In the end, emboldened by India and other allies, the Soviets stayed in Afghanistan for a full decade, catalysing an opposition that increasingly took on a religious and even fundamentalist cast, provoking a civil war that left the country in ruins, preparing the way for the ascent of the Taliban, and causing the invaders themselves to exit in as humiliating a fashion as the Americans had left Vietnam.
In 2001, it was the Americans who bombed and then sent soldiers into Afghanistan. This act had slightly more validity than the Soviet precedent – for the terror attacks of September 11 had been organised by a group, Al Qaeda, supported by and hosted by the Taliban regime in power in Afghanistan.
A prominent cheerleader
In the last months of 2002, the New York Times journalist Thomas Friedman came to Bangalore. I met him at the home of a mutual acquaintance, where he put forward all sorts of spurious arguments seeking to justify why, after having invaded Afghanistan, the Americans should next invade Iraq. I sought as best as I could to rebut them. Iraq had no role in the 9/11 attacks, I told him.
I added that Iraq was far away from America and its regime posed absolutely no threat to it. I reminded him of what had happened to the Americans in Vietnam. But neither logic nor the evidence of history would shake him. He went on to become a prominent cheerleader for the war.
To justify their illegal and immoral invasion, the Americans concocted the fiction that Iraq had nuclear weapons. In truth, it was an act of superpower hubris, whose awful consequences we are living with yet. Men like Thomas Friedman, or David Remnick of the New Yorker, or the then British Prime Minister Tony Blair, were all enablers of the untold suffering caused by the invasion of Iraq and the spate of civil wars in the Middle East that have followed.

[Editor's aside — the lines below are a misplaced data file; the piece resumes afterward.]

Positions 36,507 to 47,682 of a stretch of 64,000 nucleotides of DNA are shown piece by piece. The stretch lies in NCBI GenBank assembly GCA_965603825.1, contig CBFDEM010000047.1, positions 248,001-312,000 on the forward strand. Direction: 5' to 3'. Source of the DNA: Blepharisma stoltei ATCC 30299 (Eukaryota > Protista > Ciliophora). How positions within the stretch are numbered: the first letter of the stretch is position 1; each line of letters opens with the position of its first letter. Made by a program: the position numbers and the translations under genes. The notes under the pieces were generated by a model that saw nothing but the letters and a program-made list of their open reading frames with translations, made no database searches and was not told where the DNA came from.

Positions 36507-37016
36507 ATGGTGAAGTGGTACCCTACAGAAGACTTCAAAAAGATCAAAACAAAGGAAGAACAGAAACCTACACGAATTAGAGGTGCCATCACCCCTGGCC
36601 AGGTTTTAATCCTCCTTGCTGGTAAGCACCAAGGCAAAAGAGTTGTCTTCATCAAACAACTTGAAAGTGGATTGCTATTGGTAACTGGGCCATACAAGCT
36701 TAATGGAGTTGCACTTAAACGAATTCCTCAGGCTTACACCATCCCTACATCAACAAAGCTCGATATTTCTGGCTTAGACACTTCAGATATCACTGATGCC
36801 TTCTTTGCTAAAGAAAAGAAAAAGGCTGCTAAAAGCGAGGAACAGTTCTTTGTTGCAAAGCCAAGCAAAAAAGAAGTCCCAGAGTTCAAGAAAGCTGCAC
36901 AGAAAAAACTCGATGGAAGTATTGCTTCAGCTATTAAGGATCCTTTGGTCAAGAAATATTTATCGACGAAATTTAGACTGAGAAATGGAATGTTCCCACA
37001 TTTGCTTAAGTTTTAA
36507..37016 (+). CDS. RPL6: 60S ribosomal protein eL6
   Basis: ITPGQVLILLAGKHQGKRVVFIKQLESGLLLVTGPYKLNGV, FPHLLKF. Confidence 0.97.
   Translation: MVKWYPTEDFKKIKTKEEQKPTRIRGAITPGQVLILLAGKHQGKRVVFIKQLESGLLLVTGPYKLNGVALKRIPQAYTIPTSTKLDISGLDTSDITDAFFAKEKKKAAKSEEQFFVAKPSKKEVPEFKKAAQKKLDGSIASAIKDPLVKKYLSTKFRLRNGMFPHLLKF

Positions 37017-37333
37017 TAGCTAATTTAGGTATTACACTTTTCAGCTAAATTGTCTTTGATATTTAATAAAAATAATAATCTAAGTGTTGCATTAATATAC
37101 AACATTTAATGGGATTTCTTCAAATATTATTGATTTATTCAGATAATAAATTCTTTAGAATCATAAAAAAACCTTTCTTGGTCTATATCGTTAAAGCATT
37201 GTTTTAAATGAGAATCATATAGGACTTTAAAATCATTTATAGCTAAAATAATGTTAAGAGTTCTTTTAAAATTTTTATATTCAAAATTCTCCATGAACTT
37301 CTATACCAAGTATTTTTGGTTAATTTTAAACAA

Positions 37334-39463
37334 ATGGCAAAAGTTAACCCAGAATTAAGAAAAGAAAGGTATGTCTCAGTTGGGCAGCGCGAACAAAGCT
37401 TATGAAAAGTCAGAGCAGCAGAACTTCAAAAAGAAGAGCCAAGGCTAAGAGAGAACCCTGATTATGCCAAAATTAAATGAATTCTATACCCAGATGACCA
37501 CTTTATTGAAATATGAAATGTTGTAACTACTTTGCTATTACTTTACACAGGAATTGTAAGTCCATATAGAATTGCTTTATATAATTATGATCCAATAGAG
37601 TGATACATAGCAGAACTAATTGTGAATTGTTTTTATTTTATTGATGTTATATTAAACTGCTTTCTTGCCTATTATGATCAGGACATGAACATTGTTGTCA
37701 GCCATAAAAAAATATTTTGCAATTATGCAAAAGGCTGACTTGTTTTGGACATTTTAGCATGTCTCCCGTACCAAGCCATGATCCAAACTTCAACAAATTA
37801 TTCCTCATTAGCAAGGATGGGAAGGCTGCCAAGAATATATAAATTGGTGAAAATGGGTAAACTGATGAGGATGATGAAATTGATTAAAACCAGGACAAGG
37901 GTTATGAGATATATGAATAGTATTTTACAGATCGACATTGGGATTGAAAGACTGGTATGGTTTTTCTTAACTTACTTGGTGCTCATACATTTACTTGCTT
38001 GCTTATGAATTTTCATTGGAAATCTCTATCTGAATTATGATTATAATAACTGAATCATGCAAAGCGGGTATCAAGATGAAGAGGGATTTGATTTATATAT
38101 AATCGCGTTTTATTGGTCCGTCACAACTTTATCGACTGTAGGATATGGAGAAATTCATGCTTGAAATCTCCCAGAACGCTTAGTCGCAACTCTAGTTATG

So too were historians such as John Lewis Gaddis and Niall Ferguson, who assured George W Bush that it would all turn out well for him, his nation, and the world.
The Americans exited Vietnam in 1975. They invaded Iraq in 2003, 28 years later. The Soviet army exited Afghanistan in 1989. The Russian army has invaded Ukraine in 2022, 33 years later. In each case, enough time had passed for amnesia to set in, for people (and leaders) to forget how badly the previous misadventure had ended, for a new generation to come of age which could be brainwashed into thinking that it was in their country’s national interest to go to war with another.
To be sure, there are differences. Vietnam and Iraq are both geographically distant from the United States. On the other hand, Afghanistan bordered the Soviet Union, and Ukraine borders the Russian Federation. The invasion of Iraq was prompted by the arrogant conceit that America was the world’s sole superpower, destined to impose its writ everywhere and forever.
The invasion of Ukraine is prompted by the paranoid fear that the world does not hold Russia in high esteem any more, and that it thus needs to take decisive action to count once again as a great power.